The Centers for Medicare and Medicaid Services (CMS) recently proposed a rule that would require pharmaceutical companies to disclose the list prices of prescription drugs in television ads. We submitted comments pointing out flaws in the agency’s analysis of the proposal’s likely costs and benefits.
Our comments note that CMS has not persuasively shown that high drug prices are the result of an informational market failure. Rather than lacking information about list prices, consumers may lack an incentive to make treatment decisions based on that information, because they have insurance coverage for prescription drugs. We also urge CMS to more thoroughly assess the proposal’s potential to influence consumer behavior in undesirable ways. Some consumers may, for example, mistakenly interpret the list price as the price they will pay out of pocket for a drug and forgo seeking treatment due to affordability concerns. Other consumers may mistakenly associate price with quality, leading them to select more expensive, less beneficial treatment options.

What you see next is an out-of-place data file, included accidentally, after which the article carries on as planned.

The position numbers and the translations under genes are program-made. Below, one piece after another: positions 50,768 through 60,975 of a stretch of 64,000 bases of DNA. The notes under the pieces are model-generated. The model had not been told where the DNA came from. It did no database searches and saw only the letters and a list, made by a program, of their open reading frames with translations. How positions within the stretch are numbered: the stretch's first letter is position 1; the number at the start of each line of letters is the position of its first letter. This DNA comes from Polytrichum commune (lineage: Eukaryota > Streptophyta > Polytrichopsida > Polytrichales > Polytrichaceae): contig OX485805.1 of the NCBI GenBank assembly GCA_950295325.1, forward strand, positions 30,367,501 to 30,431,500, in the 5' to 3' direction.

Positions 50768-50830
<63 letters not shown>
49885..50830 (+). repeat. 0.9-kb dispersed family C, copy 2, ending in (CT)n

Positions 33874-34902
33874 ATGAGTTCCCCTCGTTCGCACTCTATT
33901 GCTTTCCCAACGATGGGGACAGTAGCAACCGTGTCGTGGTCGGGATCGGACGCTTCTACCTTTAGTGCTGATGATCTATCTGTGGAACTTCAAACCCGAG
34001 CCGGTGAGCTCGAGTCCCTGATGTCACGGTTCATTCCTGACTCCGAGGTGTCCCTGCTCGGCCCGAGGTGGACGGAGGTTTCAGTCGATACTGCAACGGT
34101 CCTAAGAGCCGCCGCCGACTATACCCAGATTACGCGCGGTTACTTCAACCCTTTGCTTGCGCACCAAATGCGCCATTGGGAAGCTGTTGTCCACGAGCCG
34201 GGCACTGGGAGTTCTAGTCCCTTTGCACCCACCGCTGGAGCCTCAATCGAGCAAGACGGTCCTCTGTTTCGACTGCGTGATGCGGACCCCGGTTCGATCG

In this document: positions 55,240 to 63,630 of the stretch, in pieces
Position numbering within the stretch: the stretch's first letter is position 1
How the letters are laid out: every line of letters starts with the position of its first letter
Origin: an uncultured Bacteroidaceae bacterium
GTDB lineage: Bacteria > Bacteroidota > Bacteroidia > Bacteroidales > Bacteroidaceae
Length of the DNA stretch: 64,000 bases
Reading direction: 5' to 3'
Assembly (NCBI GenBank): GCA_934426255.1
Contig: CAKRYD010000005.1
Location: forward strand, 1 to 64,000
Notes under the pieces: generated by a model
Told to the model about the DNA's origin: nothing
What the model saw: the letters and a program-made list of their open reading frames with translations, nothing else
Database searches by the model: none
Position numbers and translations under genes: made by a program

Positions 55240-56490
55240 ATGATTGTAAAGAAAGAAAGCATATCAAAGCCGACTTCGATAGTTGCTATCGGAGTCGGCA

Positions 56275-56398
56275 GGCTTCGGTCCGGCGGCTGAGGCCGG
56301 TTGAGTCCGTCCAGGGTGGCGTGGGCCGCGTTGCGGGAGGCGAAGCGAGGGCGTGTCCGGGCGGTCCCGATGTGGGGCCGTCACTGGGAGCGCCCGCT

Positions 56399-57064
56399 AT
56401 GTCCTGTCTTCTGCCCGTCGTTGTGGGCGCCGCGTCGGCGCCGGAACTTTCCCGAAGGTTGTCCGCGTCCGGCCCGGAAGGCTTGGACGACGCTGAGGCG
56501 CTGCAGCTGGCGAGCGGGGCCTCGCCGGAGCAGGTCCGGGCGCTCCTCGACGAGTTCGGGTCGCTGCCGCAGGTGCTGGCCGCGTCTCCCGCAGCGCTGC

To better understand how consumers and manufacturers will respond to the proposed disclosure requirements, CMS should (1) review existing academic literature on mandatory disclosures in health care markets, and (2) conduct its own research on the proposal’s likely effects.